by guest blogger Kelly Madey,
There are a few words that I would like to eliminate from the English language:
Widespread power outage
No doubt it has been a trying winter for all of us, even my youngest son, who loves nothing better than a good snow day, is disgusted at the prospect of another storm next week. What used to be a fun day of sledding, snowball fights, hot cocoa and homemade chocolate chip cookies has turned into the prospect of a very short-lived summer vacation; and, for the record, I stopped baking cookies after snowstorm number eight, after realizing that stretch jeans can only stretch so far.
On a more pleasant note, we thoroughly enjoyed the nice temperatures last weekend. Who knew that 50°could feel downright balmy? We took a long stroll through Doylestown and enjoyed the fresh air and sunshine, and I finally had the chance to visit the Doylestown Food Co-op.
The store is proof that good things come in small packages. Located at 29 West State Street, this place is a locavore’s dream come true. Dubbed as Phase One, the Co-op consists of just 1500 square feet, but don’t let its small size fool you. The store offers an impressive variety of fresh and natural foods, most produced within a 100 mile radius of Doylestown. I especially loved the bulk foods section where I scored a supply of hard-to-find pastry flour.
I loved the spice and herb section too. When you only buy what you need, it really keeps the costs down.
For my sugar-loving self, the Co-op had me at muffin. When I first walked in the door, there was a delicious display of LeBus breakfast pastries and bread, and a banana walnut muffin with my name on it. It was delicious. I was hooked.
Like a moth to a flame, my husband was drawn to the variety of meats available. He stocked up on Applegate lunchmeats and, of course, bacon.
We are not all about sugar and meat though. I took advantage of the fresh lettuce from Doylestown Fresh, and local crimini mushrooms, which I used to make a pretty amazing potato dish, Yukon Gold and Crimini Mushroom Gratin.
A gratin is baked dish featuring layers of sliced potatoes, baked in milk/cream, and topped with cheese.
It is very similar, if not identical to scalloped potatoes, but I much prefer to call it a gratin because I like to embellish. I once prepared my brother’s resume after he graduated from high school. His only job was pumping gas one summer. He was the best petroleum transfer engineer in the area.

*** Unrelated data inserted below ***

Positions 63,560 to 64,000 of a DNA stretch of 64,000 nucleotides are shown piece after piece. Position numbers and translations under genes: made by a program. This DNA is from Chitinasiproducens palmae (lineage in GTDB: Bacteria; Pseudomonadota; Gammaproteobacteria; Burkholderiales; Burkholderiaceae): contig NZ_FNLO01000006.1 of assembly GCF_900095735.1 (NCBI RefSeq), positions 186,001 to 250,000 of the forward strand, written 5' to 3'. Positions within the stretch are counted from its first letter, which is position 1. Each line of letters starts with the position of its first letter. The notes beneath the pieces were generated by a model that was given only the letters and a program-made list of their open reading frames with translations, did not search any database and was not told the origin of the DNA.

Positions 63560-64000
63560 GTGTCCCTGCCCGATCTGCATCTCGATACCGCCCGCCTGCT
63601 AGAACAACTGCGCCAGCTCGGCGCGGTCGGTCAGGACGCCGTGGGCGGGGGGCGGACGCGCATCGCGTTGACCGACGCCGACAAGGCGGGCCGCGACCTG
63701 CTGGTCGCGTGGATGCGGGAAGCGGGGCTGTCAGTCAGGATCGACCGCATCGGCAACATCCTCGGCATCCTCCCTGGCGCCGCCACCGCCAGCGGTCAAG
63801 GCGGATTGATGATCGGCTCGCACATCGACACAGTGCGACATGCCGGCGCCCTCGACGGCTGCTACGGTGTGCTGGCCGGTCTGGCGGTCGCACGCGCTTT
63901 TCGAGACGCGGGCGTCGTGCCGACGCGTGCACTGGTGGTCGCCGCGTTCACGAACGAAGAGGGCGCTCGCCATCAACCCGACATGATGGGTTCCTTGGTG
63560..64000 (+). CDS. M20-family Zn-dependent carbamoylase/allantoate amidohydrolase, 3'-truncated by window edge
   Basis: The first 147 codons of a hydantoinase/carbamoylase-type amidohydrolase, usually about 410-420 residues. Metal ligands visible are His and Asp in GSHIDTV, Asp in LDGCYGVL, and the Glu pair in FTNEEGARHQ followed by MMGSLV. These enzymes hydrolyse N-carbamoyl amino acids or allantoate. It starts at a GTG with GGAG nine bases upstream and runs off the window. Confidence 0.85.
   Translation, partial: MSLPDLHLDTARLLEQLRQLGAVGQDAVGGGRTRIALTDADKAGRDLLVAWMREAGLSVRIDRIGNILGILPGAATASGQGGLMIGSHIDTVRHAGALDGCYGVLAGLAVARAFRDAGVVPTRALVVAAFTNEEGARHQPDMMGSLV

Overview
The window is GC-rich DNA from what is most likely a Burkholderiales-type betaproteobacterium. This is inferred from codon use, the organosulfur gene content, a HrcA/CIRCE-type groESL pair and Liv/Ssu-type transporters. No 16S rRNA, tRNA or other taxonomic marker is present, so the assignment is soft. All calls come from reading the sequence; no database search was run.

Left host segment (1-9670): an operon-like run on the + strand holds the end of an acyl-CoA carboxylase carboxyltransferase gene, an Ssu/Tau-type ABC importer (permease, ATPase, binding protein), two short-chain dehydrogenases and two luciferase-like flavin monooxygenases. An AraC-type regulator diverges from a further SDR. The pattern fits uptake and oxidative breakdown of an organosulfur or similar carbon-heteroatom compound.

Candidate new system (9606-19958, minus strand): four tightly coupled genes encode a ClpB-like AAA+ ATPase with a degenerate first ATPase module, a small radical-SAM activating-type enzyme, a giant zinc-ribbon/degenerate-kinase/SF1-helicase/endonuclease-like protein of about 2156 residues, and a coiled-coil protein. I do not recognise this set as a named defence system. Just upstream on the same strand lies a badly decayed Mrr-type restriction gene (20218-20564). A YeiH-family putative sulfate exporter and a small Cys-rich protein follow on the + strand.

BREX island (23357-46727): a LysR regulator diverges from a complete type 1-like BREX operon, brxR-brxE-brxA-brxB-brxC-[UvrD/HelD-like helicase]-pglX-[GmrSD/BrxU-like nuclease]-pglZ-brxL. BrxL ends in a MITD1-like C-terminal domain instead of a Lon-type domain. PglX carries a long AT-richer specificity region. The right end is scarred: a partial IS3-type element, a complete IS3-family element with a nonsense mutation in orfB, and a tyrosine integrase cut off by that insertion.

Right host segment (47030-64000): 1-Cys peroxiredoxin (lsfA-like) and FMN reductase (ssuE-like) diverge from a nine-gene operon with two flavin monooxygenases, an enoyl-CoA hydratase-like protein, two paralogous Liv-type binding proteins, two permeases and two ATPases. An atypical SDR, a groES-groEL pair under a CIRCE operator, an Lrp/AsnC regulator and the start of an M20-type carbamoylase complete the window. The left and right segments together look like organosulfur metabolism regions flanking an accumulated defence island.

Back to the potatoes. I like to use a mandolin to slice the potatoes very thin. You could also use a food processor or if you are lucky enough to have killer knife skills, you can wing it with nothing more than a good knife. I leave the skin on because I like this rustic, plus there are lots of nutrients in a potato skin.
I quickly sauté the mushrooms and shallot in a little olive oil. They add a nice earthy flavor to this dish. The layers of potato and mushroom are covered in half-n-half from Merrymead Farm and baked until tender.
Winter is not going away any time soon, but don’t let that spoil your appetite. I hope you enjoy this recipe!
If you are in the Doylestown area, check out the Doylestown Food Co-op for the best in local, natural groceries and produce. You don’t have to be a member to take advantage of this gem of store, but doing so ensures they will be around for a long time (for membership info, click here). They have an impressive variety of items to suit every lifestyle from organic, natural, to vegetarian, vegan and gluten-free. They are open Tuesday through Sunday. For more information, visit their website at doylestown.coop
Yukon Gold and Crimini Mushroom Gratin
1 TBSP olive oil
1 shallot, minced (about two TBSP)
½ lb. crimini mushrooms, trimmed, washed and sliced
3 sprigs fresh thyme, divided
2 ½ lbs. Yukon Gold potatoes, washed and thinly sliced (skin on)
2 cups half-and-half or cream
Salt and pepper to taste
Grated nutmeg to taste
2 cups grated cheese such as Emmentaler, Gruyere, Parmesan
- Place olive oil in a skillet over medium heat. Add shallot and mushrooms. Saute 7-10 minutes or until liquid has evaporated. Remove leaves from two sprigs of thyme and sprinkle over mushrooms. Set aside.
- Preheat oven to 375°F.
- Spray a large casserole dish or baking pan (I used a 12 x 8 inch casserole dish) with nonstick cooking spray.
- Place a layer of potatoes on the bottom of the dish. Season generously with salt, pepper, and a little freshly grated nutmeg. Sprinkle some of the mushroom/shallot mixture over the potatoes. Repeat, until all the vegetables are used.
- Pour the half-and-half over the potatoes, cover with foil, and bake for one hour or until tender. Remove foil. Sprinkle grated cheese over the top and return to the oven, uncovered until cheese is melted and golden brown.
- Sprinkle the top with remaining thyme leaves. Let stand 20 minutes before serving.
(adapted from Williams-Sonoma, New Flavors for Vegetables by Jodi Liano)
To print this recipe, click here.
Kelly Madey writes the delicious and beautiful blog, A Bucks County Kitchen.
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